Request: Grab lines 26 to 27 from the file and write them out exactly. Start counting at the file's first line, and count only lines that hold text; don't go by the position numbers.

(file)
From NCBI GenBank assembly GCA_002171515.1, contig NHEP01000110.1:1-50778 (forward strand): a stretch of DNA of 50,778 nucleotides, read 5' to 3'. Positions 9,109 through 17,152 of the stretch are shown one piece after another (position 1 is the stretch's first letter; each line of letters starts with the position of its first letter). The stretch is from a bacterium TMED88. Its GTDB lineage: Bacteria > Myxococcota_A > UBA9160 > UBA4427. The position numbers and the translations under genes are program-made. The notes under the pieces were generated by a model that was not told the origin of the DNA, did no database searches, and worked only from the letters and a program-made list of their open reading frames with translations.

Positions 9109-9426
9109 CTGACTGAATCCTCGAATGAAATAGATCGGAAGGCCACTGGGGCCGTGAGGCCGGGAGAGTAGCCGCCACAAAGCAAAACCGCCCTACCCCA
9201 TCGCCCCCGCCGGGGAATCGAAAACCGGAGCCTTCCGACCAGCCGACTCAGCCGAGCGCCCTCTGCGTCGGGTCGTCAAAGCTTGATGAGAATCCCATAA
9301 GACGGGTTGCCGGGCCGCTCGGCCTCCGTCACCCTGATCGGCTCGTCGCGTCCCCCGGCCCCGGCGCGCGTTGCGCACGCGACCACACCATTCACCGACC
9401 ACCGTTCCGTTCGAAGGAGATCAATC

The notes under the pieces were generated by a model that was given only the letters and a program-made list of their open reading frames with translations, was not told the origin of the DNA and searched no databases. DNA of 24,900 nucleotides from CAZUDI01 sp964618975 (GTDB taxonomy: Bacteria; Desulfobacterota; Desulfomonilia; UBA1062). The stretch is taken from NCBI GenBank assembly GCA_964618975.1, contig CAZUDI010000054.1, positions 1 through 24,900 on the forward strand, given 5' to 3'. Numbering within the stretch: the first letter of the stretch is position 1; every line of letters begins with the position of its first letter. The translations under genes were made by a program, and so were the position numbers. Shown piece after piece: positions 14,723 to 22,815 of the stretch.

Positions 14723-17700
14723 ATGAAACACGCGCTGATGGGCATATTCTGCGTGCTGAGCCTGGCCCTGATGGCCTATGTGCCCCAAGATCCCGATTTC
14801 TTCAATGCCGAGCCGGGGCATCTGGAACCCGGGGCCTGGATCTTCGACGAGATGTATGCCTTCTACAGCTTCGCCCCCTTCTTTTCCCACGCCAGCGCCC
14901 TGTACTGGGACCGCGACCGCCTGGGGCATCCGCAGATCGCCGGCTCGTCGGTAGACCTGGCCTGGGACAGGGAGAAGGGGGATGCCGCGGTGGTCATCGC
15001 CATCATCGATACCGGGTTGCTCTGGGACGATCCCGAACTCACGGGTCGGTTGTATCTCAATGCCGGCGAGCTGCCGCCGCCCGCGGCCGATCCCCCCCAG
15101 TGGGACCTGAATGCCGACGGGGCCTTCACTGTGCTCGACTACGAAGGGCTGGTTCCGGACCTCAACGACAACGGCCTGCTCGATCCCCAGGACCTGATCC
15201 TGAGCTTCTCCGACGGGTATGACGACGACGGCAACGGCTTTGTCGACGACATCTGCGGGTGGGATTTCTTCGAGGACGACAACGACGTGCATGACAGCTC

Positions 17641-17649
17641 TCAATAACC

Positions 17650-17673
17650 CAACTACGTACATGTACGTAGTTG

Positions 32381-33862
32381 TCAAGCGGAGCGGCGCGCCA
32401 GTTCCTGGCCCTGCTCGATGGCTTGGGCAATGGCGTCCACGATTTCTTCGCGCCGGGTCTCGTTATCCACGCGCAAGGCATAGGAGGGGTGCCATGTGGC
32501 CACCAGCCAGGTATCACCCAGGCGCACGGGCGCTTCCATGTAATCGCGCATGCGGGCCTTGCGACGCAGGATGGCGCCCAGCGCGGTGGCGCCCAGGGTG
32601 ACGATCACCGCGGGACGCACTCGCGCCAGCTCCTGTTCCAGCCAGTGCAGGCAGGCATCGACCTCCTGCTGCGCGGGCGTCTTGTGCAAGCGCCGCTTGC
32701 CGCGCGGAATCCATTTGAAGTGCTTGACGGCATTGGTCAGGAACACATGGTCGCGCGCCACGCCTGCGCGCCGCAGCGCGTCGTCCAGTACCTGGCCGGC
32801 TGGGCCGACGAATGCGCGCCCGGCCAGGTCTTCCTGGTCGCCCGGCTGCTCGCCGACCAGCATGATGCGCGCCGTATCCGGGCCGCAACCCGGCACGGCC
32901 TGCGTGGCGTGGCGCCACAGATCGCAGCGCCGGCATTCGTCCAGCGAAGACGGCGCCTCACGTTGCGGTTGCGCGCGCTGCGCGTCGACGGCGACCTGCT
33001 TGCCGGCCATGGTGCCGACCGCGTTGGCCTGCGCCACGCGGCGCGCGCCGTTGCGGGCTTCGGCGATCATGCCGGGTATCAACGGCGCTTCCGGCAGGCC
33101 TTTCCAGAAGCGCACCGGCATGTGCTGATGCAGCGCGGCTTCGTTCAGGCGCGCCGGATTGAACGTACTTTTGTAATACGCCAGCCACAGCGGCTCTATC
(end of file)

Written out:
32901 TGCGTGGCGTGGCGCCACAGATCGCAGCGCCGGCATTCGTCCAGCGAAGACGGCGCCTCACGTTGCGGTTGCGCGCGCTGCGCGTCGACGGCGACCTGCT
33001 TGCCGGCCATGGTGCCGACCGCGTTGGCCTGCGCCACGCGGCGCGCGCCGTTGCGGGCTTCGGCGATCATGCCGGGTATCAACGGCGCTTCCGGCAGGCC